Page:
Recently Discovered Scratched Stone in Denmark Could be One of The Earliest Maps in History

Recently Discovered Scratched Stone in Denmark Could be One of The Earliest Maps in History

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Reports of existing archaeological discoveries are pouring in lately from Scandinavia. A puzzling stone found in a ditch on Bornholm, a Danish island in the Baltic Sea, to the east of the rest of Denmark, could be one of the earliest maps in human history according to archaeologists and researchers at the National Museum of Denmark. The recent find, however, was not complete. It is made up of two pieces and one piece is still missing. As the magazine Skalk reports, the stone was discovered during archaeological excavation work at the Neolithic shrine Vasagård, where scientists have previously unearthed similar ancient stones inscribed with rectangular patterns filled with different rows of lines and shading.

The discovery was made on the island of Bornholm, Denmark

The discovery was made on the island of Bornholm, Denmark ( flickr)

Excavations of the paddock since the early nineties have discovered many broken flat stones inscribed with patterns of radiating straight lines, called "sun stones" or "solar stones”. Archaeologists have claimed that these artifacts were most likely used in the rituals of the followers of a Neolithic sun-worshipping religion that existed almost five millennia ago.

By 3500 BC locals had set up farms in several parts of Northern Europe where they built groups of houses with wood and stone, surrounded by fields. They grew wheat and barley, which they ground into flour. Some farmers grew beans and peas. Others grew a plant called flax, which they made into linen for clothes. The early farmers also went hunting and gathered nuts and berries to eat, but they spent most of their time working on their farms. For that reason they often worshiped their own Gods or Mother Nature to be generous with them and for that purpose they organized rituals in which they possibly used these stones.

Not a “Solar Stone” But a Map

The recently found stone is filled with lines that look like rays too, but it is not like other “sun stones”. It is probably something else. Unlike previous and similar findings, Flemming Kaul, an archaeologist and senior researcher at the National Museum, is almost certain after examining closely the artifact, that the stone does not show the sun and the sun’s rays, but displays the topographic details of a piece of nature on the island as it appeared between the years 2900 and 2700 BC.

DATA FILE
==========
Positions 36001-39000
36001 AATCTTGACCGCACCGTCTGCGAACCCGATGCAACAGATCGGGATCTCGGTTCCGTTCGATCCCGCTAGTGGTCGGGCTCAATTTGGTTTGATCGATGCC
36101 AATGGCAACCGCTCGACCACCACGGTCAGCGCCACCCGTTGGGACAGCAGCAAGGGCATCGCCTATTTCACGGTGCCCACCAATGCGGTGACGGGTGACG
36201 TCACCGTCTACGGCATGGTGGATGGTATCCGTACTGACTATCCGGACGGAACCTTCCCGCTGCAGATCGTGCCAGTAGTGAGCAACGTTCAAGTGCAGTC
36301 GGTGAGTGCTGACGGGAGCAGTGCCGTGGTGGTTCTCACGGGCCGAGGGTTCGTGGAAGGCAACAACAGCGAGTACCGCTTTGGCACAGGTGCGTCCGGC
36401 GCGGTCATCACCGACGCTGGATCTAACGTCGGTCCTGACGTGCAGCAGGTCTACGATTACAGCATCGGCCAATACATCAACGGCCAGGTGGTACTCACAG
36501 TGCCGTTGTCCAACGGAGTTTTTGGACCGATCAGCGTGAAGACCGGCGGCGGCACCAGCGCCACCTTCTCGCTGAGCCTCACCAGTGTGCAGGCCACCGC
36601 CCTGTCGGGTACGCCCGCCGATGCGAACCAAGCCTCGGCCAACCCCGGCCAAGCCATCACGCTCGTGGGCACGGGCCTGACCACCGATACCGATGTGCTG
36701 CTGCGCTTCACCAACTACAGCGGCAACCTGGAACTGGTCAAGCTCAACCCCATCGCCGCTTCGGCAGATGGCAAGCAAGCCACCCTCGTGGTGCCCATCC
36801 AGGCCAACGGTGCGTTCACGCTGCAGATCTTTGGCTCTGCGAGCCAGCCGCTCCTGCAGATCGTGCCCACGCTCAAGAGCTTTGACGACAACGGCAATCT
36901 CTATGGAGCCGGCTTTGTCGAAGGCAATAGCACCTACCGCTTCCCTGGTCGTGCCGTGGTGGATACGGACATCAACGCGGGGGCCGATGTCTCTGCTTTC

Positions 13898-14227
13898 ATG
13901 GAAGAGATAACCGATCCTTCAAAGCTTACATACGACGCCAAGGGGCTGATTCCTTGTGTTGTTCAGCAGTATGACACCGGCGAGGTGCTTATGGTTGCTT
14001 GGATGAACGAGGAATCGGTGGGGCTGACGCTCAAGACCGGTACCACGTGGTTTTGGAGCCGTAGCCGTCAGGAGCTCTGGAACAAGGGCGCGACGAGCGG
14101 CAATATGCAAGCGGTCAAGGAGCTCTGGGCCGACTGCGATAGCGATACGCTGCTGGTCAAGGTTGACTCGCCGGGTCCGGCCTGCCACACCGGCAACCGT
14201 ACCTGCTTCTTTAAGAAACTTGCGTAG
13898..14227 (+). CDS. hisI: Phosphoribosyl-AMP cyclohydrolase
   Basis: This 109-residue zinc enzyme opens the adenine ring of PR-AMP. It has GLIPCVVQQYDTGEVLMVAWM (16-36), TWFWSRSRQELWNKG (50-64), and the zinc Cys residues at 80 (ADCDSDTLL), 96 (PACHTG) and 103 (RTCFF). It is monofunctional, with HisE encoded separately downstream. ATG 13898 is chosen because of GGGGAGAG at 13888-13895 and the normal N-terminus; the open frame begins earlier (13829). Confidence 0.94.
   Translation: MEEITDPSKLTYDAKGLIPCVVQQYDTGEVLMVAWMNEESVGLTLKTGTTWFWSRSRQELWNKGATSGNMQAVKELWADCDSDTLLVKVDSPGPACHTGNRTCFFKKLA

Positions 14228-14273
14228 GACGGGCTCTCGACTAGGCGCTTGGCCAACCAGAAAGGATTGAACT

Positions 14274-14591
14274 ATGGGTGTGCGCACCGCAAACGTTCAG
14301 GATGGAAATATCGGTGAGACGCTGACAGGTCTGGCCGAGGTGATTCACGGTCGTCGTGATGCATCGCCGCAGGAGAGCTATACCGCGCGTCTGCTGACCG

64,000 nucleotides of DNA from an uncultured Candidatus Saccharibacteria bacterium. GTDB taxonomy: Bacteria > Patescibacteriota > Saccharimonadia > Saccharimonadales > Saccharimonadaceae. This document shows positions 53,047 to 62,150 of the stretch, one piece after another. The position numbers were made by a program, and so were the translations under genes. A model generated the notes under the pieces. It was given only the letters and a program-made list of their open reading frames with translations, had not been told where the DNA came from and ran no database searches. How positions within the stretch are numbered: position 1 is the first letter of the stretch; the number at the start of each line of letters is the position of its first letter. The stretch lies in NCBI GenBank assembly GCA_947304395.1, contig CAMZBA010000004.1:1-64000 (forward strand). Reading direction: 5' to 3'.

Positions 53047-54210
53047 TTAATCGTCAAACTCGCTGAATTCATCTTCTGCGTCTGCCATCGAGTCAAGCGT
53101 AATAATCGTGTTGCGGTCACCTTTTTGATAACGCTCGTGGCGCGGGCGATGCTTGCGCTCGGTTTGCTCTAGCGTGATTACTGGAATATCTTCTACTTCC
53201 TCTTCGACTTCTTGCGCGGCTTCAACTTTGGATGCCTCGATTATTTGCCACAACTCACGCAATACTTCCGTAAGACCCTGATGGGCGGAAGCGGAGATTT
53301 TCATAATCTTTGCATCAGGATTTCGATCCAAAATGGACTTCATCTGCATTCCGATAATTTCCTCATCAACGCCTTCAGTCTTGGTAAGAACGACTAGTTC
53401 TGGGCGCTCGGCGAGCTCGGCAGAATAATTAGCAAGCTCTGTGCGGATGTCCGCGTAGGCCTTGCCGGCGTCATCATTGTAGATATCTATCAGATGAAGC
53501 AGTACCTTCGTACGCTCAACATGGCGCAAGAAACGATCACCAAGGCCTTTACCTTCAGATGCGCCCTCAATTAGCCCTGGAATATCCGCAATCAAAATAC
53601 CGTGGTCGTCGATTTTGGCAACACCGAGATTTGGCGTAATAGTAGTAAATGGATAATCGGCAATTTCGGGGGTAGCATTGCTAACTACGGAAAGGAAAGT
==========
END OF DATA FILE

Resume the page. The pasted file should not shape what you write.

“There was one particular stone that seems to be rather complicated, and we all agree that it looks like some sort of a map — not a map in our modern sense, but a stylized map,” Kaul told Live Science . " I could see some similarities with rock carvings from the Alps in northern Italy, dated to the same period of time, which are interpreted as symbolic landscapes — and that is what I believe we have found now."

The stone disk found on Bornholm. Photo by Marta Bura

Still a “Ritual Stone”

Flemming Kaul called the newly found artifact a stone "without parallel" and speculates that it was also used in rituals, where it was possibly crushed. He suggests that both the map stones and sun stones were used together in rituals to impact the effects of the sun on the fertility of a particular landscape. He says, “Often when ritual objects have had a certain life cycle, then they are deposited at a sacred place, perhaps also to enhance the magic of the ritual which has just been performed with them," and adds, "And of course, when they are broken, then they are not working more in the human world — but they are still working in another spirit world, by being placed in the ditches of these sacred sites.” [via Live Science].

The Interpretation of the Map Stones Could be Debatable

For the end, Kaul acknowledges that the interpretation of the map stones could be somewhat controversial and expects to find more map stones in the near future that will give us a better idea of their role and significance. Kaul told Live Science, "About 20 years ago, after the first solar stones were found, I wrote about it for Skalk – and even the editor of the magazine didn't believe it. Now, after 20 years, we have found more than 200 solar stones, and they are one the most important things from Bornholm; so let's wait a couple of years to see if there are more map stones to come."

Top image: The engraved stone found in Denmark, which may be a Stone Age map. Credit: Bornholms Museum/Skalk Magazine

By Theodoros II

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